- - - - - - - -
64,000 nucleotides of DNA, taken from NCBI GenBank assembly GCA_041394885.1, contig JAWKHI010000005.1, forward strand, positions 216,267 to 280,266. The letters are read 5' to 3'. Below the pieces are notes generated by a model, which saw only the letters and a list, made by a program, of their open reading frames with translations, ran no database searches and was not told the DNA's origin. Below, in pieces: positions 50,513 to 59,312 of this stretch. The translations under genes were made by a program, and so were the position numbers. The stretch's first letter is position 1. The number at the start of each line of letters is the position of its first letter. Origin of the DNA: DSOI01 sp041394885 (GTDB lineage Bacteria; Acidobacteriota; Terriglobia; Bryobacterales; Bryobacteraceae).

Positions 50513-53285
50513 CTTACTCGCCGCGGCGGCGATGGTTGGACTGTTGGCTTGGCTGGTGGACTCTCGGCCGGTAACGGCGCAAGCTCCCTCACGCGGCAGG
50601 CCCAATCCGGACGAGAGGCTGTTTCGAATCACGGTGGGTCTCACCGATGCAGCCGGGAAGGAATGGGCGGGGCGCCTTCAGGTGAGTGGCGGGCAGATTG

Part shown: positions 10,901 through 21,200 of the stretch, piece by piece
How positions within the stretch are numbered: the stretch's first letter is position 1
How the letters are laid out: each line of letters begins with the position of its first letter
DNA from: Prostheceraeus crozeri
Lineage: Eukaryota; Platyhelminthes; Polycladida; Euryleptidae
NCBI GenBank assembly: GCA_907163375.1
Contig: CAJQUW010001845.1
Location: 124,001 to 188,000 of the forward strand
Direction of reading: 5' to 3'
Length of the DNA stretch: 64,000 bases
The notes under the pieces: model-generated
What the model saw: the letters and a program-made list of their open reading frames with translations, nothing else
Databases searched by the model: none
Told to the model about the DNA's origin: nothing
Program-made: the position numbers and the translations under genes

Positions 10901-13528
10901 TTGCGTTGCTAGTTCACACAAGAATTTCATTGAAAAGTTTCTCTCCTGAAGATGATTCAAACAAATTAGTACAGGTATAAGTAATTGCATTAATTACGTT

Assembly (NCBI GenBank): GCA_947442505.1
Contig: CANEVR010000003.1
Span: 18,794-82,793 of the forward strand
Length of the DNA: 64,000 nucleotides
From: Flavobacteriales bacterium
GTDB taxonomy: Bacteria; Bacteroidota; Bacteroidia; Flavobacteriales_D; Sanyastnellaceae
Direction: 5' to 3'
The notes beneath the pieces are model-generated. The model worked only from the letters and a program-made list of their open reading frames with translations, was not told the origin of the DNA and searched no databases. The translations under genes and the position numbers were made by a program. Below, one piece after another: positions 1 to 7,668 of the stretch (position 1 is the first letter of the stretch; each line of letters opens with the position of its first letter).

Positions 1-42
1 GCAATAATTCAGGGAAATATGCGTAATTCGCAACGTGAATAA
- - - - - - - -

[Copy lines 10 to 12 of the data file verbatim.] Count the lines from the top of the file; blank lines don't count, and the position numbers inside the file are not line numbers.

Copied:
NCBI GenBank assembly: GCA_907163375.1
Contig: CAJQUW010001845.1
Location: 124,001 to 188,000 of the forward strand